Cape Town – First, the good news: South Africa’s shock defeat to England at Chennai arguably hasn’t done too much damage to their drive for a quarter-final place at the World Cup, even if it suddenly opens up Group B a little more.
And it is tempting to suggest some even better news: perhaps this was the juncture, still relatively early in the slow-bubbling event, where Graeme Smith’s team got the obligatory CWC “choke game” out of their systems ... whilst very much living to tell the tale in 2011.
Yes, for the moment they are knocked off top spot in the group, as the fast train is unexpectedly forced into a siding. But isn’t that better than derailing on a bend and tumbling down a ravine?
Even the hard-to-please Ray Jennings, a former Proteas coach, pointed out on television after the agonising six-run reverse that he did not envisage the current squad “falling apart” because of this match, which nevertheless gave England a timely lifeline.
South Africa must now regroup to face the main host nation, India, in Nagpur on Saturday: I would suggest this far out that it is a 50-50 game, each team having shown some obvious strengths and a frailty or two at the World Cup thus far.
Nor is it a do-or-die affair, because still to follow for the Proteas are Ireland in Kolkata and Bangladesh at Mirpur.
And as Jennings further noted: “This loss was (a reminder) to keep their feet on the ground.”
Certainly things had been going well – almost too well – for Smith’s troops in early activity on the Subcontinent, with bullying wins over West Indies and the Netherlands and then some powerful positions, too, against their modern ODI bogey side England.
Bowling them out for 171 and then being 63/0 and later 124/3 in reply, you have to say it is well-nigh scandalous that the Proteas could not complete the job, albeit that this was an enthralling match primarily to those inclined toward masochism.
As popular commentator David “Bumble” Lloyd put it, this contest was fought out on a “scruffy” pitch not dissimilar to “a day four Test one”.
It was slow and abrasive, which brought reverse swing into the equation more and more as the heart-stopper dragged on (England could certainly be said to have been beneficiaries of a good toss) and there was quite violent turn at times, into the bargain.
Maybe it was the kind of lotto-like “nasty” Andrew Strauss’s mentally tired globetrotters needed to finally kick-start their campaign, as they had looked a rabble on truer, more batting-friendly surfaces leading up to it.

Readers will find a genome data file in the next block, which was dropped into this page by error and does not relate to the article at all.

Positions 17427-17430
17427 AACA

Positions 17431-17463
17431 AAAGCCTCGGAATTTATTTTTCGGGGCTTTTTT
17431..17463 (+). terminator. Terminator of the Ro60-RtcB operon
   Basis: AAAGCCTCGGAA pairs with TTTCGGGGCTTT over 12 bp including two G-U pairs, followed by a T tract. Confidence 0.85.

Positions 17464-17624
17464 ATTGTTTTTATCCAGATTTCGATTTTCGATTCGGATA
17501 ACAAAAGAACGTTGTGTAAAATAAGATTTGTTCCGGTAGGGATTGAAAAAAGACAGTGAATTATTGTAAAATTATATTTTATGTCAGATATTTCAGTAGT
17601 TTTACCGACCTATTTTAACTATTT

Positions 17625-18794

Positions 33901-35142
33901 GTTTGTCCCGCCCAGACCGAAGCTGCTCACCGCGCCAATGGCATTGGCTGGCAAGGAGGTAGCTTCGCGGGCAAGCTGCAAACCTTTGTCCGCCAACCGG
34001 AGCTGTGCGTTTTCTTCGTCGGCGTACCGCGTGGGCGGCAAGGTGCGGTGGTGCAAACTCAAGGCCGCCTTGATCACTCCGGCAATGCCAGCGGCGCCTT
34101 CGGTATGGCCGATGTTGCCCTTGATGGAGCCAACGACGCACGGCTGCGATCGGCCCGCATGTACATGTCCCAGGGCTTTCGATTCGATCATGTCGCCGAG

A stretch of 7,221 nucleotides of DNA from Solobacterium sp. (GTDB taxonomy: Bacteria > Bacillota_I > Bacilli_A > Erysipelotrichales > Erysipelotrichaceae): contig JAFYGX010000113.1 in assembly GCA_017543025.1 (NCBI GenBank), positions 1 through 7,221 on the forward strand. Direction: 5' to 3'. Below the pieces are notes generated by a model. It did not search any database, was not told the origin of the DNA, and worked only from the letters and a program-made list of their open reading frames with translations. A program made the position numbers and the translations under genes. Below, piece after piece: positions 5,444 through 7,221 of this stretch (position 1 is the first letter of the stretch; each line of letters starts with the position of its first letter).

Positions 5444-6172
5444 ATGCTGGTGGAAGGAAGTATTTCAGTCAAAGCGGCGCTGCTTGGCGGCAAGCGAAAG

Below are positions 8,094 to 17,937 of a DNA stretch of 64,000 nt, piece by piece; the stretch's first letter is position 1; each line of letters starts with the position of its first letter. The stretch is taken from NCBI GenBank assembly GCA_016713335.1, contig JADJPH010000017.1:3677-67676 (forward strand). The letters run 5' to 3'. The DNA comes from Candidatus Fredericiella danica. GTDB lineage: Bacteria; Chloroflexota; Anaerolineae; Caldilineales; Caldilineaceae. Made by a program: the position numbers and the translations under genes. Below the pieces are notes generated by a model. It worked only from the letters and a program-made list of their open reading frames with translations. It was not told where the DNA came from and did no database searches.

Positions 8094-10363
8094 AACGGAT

As much as Graeme Swann was a constant factor with his prodigious off-spin, this was also the match in which their keynote seamers Stuart Broad and James Anderson, exploiting the track’s unhesitating deterioration, bounced back from some awful respective CWC “tap” ahead of it.
We must not, of course, simply brush off South Africa’s shortcomings in Chennai.
With due respect to England defiantly knocking the lid off their supposed coffin from the inside, any suggestion (and there always plenty of people worldwide quite delighted to venture it) that the Proteas did, indeed, choke here cannot be disregarded, I’m afraid.
There were times when they appeared to bat themselves into a hole – especially when and just after three wickets fell on the same score – and if there were doubts about the sturdiness of the Proteas’ middle order before they even left for India, they will hardly vanish into thin air now.
On a more chipper note, tail-ender Dale Steyn showed a healthy backbone in trying his damndest to salvage the situation with a mixture of competent watchfulness and sporadic use of the long handle, so it is not as though South Africa surrendered whimpering.
But they know they have some weaknesses to mull over, including also a creeping little problem with the form of their two most seasoned batsmen, Graeme Smith and Jacques Kallis.
The normally metronomic latter has registered a paltry tournament tally of 21 runs from three completed innings, while the captain continues to scrap it out grimly before getting out when seemingly having done the hard yards.
“Biff” loves to be a dominator at the crease but his 87 runs (average 29) come at a strike rate of 57, which tells you the struggle he is currently having with his timing and maybe also technique in the middle.
As far as the bowling and fielding are concerned, the Proteas can move ahead with completely unbudged confidence, however.
There is a sparkling revolution in progress, let’s not forget, with the South Africans - for the first time at a World Cup - embracing spin as a supplementary device to their old pace strength to a tangible degree.
Imran Tahir continues along his merry, wicket-taking way (11 scalps now), and Robin Peterson came to the party to sensational effect against England after opening the bowling.
Revealing fact: the Proteas have bowled 72.3 overs of slow fare in three matches for 19 wickets. Only 55.3 overs of pace or seam have been employed, with a return of nine wickets.
And both trades, frankly, look suitably incisive.
All is certainly not lost ...